The “largest forced population transfer in human history” is one which not many people remember. I learned about it only recently, and I found more details about it in R. M. Douglas’s Orderly and Humane: The Expulsion of the Germans after the Second World War. According to Douglas, between 12 and 14 million people designated as ethnic Germans were compelled to leave Poland, Czechoslovakia, Hungary, Romania, and Yugoslavia, sometimes under deadly conditions. The Allied powers encouraged and directed much of this relocation.
One reason this event isn’t often mentioned may be that it’s a story with no good guys. The expulsions were an act of ethnic revenge, an attack on people simply for their ancestry or language. Nonetheless, many of the ethnic Germans in eastern Europe, probably most, did support the Nazi government to varying degrees.
Another reason which Douglas mentions is the reluctance of historians to sound as if they agree with Holocaust revisionists on anything. There are people who claim that the expulsion of Germans was the full moral equivalent of the mass slaughter of Jews. Criticizing the expulsions doesn’t mean forgetting that the German government did far worse, but some scholars may be afraid of getting praise from disreputable quarters.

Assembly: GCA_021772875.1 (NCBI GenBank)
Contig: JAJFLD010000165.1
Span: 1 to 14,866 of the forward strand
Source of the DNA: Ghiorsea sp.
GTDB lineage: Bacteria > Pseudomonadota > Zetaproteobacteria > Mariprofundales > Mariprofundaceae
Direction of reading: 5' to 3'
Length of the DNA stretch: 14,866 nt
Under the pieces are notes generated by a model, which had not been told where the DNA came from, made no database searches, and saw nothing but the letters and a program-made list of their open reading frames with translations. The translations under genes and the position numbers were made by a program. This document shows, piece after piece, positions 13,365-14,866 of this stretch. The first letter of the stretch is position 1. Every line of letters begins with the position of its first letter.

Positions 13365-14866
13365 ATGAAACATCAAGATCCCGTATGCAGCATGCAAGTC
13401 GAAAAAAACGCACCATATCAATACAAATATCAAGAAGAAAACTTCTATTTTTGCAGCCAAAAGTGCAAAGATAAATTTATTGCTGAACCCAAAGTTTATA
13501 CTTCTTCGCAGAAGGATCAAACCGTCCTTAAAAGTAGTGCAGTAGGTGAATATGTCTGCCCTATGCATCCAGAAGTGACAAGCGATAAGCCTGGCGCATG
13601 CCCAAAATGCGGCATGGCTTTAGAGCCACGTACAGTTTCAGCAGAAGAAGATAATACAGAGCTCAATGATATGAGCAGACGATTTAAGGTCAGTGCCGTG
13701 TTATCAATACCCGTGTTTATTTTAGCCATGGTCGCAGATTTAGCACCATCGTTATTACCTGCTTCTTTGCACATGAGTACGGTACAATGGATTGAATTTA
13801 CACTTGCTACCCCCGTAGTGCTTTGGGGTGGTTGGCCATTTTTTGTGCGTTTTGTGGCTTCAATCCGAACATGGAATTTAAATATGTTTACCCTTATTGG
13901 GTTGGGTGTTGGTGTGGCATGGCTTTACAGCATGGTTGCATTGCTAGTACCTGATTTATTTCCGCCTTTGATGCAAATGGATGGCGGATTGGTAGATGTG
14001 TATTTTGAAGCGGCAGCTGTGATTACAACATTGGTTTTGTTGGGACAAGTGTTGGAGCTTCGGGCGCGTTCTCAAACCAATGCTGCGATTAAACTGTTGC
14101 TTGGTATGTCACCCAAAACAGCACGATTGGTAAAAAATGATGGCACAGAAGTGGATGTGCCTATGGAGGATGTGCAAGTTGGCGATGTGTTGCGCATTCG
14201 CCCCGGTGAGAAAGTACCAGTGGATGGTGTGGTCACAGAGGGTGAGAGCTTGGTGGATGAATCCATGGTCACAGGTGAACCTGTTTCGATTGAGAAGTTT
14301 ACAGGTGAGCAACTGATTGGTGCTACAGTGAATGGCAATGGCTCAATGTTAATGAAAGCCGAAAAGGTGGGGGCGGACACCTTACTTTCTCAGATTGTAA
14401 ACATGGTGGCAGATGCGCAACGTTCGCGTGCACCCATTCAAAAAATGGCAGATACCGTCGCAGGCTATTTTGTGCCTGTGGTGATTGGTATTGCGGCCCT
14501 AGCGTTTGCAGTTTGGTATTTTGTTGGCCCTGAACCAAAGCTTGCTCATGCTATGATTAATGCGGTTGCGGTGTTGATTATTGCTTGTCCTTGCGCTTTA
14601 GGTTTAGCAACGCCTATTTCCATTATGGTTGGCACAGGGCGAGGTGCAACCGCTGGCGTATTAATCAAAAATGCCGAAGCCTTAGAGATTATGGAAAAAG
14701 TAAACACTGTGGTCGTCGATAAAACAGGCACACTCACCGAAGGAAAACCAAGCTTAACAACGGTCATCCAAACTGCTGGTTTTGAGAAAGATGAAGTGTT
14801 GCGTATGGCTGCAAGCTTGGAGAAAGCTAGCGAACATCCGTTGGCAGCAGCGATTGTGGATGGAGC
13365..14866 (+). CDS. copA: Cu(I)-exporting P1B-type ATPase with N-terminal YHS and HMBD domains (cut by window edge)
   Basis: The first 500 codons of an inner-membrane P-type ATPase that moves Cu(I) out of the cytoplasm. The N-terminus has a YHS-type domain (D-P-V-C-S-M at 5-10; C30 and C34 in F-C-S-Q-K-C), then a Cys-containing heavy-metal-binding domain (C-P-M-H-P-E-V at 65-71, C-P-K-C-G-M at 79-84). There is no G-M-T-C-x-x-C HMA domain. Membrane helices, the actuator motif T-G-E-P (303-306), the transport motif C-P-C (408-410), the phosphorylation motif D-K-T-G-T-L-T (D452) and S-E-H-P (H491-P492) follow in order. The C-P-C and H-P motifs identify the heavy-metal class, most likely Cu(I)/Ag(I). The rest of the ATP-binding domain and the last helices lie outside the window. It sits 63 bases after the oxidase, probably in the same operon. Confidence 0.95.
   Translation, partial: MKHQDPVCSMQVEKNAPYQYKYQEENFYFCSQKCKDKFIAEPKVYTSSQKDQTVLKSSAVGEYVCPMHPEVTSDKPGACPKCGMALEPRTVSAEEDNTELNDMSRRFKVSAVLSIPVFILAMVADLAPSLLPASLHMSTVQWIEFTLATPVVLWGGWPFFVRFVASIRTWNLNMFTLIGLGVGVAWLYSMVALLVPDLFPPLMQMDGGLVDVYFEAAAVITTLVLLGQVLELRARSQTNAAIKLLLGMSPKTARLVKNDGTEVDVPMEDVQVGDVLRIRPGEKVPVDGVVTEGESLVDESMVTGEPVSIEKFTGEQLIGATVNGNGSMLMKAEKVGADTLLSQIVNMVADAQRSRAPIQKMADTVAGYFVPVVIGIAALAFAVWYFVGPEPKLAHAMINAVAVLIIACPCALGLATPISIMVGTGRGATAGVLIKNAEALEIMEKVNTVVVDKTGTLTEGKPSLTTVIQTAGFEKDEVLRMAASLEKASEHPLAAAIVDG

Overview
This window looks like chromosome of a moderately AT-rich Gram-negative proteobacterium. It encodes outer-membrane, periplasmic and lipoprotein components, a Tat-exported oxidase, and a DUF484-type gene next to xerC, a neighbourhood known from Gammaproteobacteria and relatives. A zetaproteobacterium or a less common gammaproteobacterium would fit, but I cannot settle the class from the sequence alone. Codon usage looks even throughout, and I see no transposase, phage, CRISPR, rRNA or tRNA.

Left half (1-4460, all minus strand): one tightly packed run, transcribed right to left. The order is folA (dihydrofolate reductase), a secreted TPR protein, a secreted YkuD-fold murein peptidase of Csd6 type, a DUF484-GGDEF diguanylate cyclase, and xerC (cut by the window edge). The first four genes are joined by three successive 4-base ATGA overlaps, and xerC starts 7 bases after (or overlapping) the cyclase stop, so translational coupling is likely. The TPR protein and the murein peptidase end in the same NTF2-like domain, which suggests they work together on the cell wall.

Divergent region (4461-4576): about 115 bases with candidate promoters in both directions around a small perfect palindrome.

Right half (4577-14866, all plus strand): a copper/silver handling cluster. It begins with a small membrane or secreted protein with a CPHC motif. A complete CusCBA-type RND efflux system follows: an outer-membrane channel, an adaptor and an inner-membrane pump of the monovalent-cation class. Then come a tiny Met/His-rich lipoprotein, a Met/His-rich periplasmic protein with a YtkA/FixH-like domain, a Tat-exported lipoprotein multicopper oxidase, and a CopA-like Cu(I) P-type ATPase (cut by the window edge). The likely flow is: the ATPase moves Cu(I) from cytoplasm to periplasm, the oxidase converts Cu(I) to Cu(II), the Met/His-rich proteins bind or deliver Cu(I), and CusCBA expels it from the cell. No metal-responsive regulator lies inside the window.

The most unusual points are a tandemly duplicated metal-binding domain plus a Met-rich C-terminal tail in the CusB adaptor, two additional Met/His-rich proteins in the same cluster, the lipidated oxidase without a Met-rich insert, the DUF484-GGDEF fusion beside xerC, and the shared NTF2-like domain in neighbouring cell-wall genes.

The events after World War II illustrate how injustice leads to revenge, revenge to injustice, and so on to cycles of retaliation. It’s worst when revenge allows serious fanatics to grab power, as Hitler did campaigning against the perceived injustices of the Versailles Treaty. When whole ethnic groups are blamed, the innocent aren’t separated from the guilty. We can see that today in some people’s reactions to the 9/11 attacks.
One of the things I find most disturbing about people is the way they’ll adopt a new position en masse without any compelling argument for it. It makes me wonder whether I can really know anything about them. Persuading them that they have a common enemy is one of the most effective ways to make them turn around that way.
Justice requires recognizing that individuals are responsible for their actions and that others don’t share the blame just because of their language, appearance, or national origin. Many people, though, are less interested in justice than in finding someone to strike out against.